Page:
If the above offends you, allow me to apologize in advance for indelicacy, but Chelsea's easy stroll through careers in which talented others have struggled to advance has always irked me and does so even more with each step. She may be very clever and even very appealing (though I have yet to be presented with any serious evidence of either), but apparently she is not a talented writer.
"Where she succeeds is in making even the knottiest issues seem accessible to a bright seventh grader," New York Times reviewer Maria Russo starts in a hopeful fashion. "In fact, she writes in a style that would seem perfectly at home in a stack of middle-school term papers. ('In my lifetime, a number of countries across the world granted women the right to vote for the first time. Having the right to vote is often only a first step. Being able to safely exercise that right is often harder, even dangerous for some women ... and men alike. In many countries where women are denied a meaningful right to vote, men are too. To be clear, that shared inequality and lack of rights is nothing to celebrate.') There are abundant references to what she has already told us, or will tell us later, a tic teachers seem to love, but alas, no one else." And there we have the damnation by faint praise.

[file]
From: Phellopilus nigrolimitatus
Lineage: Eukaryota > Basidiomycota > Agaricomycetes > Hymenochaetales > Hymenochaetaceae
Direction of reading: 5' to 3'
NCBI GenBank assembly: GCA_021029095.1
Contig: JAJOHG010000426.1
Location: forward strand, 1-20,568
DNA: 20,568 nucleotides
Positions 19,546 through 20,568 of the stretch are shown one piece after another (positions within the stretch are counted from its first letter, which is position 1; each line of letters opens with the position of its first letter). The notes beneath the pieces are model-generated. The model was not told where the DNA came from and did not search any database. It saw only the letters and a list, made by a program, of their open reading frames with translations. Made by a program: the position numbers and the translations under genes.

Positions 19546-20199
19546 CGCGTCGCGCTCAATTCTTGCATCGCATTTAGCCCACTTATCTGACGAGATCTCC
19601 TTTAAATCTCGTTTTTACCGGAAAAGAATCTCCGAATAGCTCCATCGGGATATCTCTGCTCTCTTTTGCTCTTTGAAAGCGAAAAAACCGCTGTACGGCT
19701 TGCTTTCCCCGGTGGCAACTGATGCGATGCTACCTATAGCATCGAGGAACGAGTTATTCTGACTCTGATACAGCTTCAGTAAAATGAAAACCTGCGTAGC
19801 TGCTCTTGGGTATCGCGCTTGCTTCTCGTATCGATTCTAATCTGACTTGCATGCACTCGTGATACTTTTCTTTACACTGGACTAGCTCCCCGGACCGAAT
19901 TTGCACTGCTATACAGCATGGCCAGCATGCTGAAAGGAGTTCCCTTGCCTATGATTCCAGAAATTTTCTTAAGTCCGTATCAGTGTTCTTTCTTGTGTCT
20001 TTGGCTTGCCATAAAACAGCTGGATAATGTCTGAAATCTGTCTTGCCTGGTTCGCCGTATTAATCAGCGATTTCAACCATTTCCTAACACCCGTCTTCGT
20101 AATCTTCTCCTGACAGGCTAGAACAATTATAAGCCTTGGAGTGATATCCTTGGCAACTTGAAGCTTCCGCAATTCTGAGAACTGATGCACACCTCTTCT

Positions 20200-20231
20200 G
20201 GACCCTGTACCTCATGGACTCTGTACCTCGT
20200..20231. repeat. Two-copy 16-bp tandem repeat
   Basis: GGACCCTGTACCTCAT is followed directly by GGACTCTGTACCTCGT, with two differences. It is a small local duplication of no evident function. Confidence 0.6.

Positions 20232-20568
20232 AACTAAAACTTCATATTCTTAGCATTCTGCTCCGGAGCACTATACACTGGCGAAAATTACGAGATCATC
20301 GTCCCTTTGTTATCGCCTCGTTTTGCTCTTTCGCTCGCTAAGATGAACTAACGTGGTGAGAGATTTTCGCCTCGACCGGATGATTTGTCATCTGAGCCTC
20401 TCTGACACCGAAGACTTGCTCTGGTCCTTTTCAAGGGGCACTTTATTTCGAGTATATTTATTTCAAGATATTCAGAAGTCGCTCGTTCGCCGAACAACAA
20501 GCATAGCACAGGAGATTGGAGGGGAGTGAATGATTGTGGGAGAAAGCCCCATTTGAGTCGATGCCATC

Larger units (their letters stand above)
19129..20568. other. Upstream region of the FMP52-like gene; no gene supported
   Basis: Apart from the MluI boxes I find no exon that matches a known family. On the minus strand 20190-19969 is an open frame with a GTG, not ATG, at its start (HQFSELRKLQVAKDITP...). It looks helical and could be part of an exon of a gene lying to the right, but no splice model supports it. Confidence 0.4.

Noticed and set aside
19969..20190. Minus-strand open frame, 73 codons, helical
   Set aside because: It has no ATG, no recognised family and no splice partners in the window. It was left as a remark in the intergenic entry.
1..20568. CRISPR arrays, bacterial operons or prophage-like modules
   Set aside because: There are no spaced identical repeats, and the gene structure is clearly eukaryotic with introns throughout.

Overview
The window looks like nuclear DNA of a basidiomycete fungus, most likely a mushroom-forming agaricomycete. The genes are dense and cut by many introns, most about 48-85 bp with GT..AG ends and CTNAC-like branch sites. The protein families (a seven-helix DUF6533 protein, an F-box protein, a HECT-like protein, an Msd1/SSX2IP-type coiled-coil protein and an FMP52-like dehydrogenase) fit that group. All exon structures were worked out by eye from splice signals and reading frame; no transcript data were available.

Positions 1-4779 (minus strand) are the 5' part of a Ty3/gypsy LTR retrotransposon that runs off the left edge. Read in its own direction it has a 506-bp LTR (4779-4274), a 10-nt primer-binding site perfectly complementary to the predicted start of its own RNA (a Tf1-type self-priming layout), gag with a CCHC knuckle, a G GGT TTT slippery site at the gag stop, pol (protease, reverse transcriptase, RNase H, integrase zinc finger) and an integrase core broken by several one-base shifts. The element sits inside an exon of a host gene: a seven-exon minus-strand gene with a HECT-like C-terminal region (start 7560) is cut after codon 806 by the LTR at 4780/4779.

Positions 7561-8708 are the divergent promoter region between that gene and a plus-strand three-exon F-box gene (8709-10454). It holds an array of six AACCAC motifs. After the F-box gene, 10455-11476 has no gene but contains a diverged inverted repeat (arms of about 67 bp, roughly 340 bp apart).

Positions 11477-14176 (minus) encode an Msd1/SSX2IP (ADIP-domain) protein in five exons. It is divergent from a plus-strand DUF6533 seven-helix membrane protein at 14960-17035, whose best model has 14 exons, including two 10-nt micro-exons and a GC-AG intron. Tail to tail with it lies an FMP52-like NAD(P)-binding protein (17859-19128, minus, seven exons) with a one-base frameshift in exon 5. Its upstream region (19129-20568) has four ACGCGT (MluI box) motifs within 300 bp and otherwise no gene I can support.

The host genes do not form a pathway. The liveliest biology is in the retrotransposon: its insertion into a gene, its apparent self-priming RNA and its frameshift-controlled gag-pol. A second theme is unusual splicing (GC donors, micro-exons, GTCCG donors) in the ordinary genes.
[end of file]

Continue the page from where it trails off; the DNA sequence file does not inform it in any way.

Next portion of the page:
So, aside from the name "Clinton," how has she come to deserve the opportunity to lecture the youth of America for 400 pages? (And seriously, Four. Hundred. Pages. What young person is going to read this? And couldn't their time be more valuably spent reading, I don't know, any well established author on poverty and economics? Surely Steinbeck and Ellison are still in print. Hell, make a run at the other sections The New York Times; there you'll find real journalists who actually know how to write like grown ups.)
So, the review concludes, what is this massive doorstop for? "On the evidence of 'It’s Your World,' Clinton feels a lot for other people. [Oh Dear God] But it mainly seems as if she feels sorry for them, and that’s ultimately where 'It’s Your World' reaches its limits. This is not a book destined to influence hearts and minds in the way 'I Am Malala' [A book by a young woman who has actually done something] has done — by helping children to understand the slow way change can happen and to truly feel a part of that magic."
I wonder what identity she'll be offered an easy, effort-free pathway to next ...